Recently, Knopf [18]

proposed a new model, which can be interpreted as an interpolation between the Liu-Wu model and the GMS model. It reads as follows,

(1.15) |

In the present work, we use the authors’ initials and refer it to be the KLLM model for convenience. Here, and represent the chemical potentials in and on , respectively. Notice that and are coupled by the Robin type boundary condition , where the positive parameter is the relaxation parameter. The constant can be interpreted as the reaction rate, since the reactions between the materials are described by . The well-posedness of the system (1.15) and convergence to the Liu-Wu model (as ) and the GMS model (as ) in both the weak and the strong sense have been investigated by Knopf [18].

The numerical approximations of the Cahn-Hilliard equation and its variants have already been well investigated. There exists extensive efficient techniques for the time discretization, such as the stabilized linearly implicit approach [14], the convex splitting approach [23, 13], the invariant energy quadratization (IEQ) method [28, 29] and the scalar auxiliary variable (SAV) method[24]. Recently, there have been numerical approximations for the Cahn-Hilliard equation with dynamic boundary conditions, see for instance, [3, 4, 15, 9, 26]. Specifically, for the Liu-Wu model, the finite element scheme has been proposed in [26, 11], where the straightforward discretization based on piecewise linear finite element functions was utilized to simulate the model, and the corresponding nonlinear system was solved by Newton’s method. A recent contribution on the numerical analysis can be found in [20]. For the KLLM model, we refer the readers to [18] for the finite element numerical approximations and numerical analysis. However, the backward implicit Euler method was used for time discretization in the above finite element schemes, where one needs to solve nonlinear systems at each time step. Recently, based on the stabilized linearly implicit approach, a linear and energy stable numerical scheme has been proposed for the Liu-Wu model [1] and the corresponding semi-discrete-in-time error estimates are carried out.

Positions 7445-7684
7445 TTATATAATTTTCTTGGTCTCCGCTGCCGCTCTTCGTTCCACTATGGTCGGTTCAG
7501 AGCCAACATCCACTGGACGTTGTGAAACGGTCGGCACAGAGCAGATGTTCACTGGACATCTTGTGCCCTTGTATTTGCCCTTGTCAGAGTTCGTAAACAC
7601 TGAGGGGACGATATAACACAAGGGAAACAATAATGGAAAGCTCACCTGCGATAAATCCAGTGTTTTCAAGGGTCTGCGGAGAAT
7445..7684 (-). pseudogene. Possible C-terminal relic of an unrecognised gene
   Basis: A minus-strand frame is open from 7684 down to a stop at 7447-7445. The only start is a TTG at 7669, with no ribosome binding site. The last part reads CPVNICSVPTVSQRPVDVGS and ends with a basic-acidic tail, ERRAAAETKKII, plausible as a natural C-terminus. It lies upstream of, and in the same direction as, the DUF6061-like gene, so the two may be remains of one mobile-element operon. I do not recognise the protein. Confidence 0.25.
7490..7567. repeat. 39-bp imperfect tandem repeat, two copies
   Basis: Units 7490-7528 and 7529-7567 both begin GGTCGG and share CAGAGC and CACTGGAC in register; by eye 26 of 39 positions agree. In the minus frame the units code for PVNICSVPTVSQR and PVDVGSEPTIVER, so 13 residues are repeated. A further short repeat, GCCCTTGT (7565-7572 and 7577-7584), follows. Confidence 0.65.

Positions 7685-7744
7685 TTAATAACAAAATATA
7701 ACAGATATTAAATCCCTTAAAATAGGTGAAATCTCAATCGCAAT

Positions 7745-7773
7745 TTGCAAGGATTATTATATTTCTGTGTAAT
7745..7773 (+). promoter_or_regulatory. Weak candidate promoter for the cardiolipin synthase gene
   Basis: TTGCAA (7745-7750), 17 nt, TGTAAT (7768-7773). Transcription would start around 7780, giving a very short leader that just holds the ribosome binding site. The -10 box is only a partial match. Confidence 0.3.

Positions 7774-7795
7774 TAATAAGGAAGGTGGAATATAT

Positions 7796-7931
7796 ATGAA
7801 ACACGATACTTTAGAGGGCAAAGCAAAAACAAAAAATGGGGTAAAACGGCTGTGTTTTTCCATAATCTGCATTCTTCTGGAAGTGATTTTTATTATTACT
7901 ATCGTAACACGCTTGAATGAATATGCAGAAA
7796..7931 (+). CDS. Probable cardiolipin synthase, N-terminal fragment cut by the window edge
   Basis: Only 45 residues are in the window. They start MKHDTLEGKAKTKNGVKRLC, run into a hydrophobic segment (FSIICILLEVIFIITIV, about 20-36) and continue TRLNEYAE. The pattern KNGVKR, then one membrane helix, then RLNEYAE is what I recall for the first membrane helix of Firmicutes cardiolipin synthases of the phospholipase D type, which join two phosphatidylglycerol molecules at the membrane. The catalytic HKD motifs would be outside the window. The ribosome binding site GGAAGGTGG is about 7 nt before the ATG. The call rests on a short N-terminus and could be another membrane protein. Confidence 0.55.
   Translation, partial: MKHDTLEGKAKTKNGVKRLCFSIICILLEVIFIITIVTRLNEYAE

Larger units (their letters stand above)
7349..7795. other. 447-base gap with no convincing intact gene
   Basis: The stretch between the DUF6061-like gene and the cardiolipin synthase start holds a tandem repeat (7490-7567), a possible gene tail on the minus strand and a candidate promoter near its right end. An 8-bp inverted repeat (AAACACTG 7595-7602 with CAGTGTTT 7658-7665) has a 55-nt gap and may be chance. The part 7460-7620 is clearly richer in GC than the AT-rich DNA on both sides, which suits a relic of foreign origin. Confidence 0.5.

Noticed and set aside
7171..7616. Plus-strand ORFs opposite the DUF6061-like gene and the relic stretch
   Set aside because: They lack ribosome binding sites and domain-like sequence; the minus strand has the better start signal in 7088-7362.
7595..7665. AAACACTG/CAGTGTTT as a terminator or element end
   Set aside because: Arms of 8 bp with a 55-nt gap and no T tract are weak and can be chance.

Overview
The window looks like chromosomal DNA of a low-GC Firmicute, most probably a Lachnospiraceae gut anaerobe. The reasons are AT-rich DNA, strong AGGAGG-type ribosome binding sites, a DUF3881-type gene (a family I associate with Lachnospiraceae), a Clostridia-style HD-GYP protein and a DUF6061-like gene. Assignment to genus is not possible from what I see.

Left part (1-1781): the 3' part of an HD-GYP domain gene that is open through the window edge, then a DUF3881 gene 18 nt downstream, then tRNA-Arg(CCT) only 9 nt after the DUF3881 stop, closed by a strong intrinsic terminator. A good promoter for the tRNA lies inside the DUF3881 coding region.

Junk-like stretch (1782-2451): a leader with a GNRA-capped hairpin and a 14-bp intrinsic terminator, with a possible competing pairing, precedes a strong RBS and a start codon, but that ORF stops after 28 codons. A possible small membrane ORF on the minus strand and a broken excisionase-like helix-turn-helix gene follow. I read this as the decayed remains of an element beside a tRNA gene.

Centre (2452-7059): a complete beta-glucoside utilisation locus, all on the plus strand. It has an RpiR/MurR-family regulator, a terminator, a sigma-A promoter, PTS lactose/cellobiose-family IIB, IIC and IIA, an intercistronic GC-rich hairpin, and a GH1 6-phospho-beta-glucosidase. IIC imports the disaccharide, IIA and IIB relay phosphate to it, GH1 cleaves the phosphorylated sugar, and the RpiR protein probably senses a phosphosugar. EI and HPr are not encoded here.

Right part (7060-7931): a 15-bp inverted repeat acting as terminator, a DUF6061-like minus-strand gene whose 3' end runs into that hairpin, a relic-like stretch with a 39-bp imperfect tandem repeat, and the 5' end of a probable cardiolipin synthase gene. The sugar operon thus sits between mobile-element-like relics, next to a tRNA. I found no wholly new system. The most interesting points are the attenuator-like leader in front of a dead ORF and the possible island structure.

Inspired by the numerical scheme in [1], a first-order in time, linear and energy stable scheme for solving the KLLM model is proposed in the present work. The scheme allows us to simulate the KLLM model as well as the two limit models – the Liu-Wu model and the GMS model. Note that the scheme is highly efficient since one only needs to solve a linear equation at each time step. Numerical simulations are performed in the two-dimensional space to validate the accuracy and stability of the scheme by comparing with the former work. We also investigate the error estimates in semi-discrete-in-time for the scheme. To the best of the authors’ knowledge, the proposed scheme is the first linear numerical scheme to solve the KLLM model and it is the first work to give the corresponding semi-discrete-in-time error estimates.

The rest of the paper is organized as follows. We first present some notions and notation appearing in this article in Section 2. In Section 3, the stabilized scheme for the KLLM model and the energy stability are derived. The error estimates are constructed in Section 4. In Section 5, we present the numerical examples and illustrate the convergence results for and . The accuracy tests are also displayed in this section. Finally, the conclusion is presented in Section 6.

## 2 Preliminaries

Before giving the stabilized scheme and the corresponding error analysis, we make some definitions in this section. The norm and inner product of and are denoted by , and , respectively. The usual norm in and are denoted by and respectively.

We consider a finite time interval and a domain (), which is a bounded domain with sufficient smooth boundary and is the unit outer normal vector on .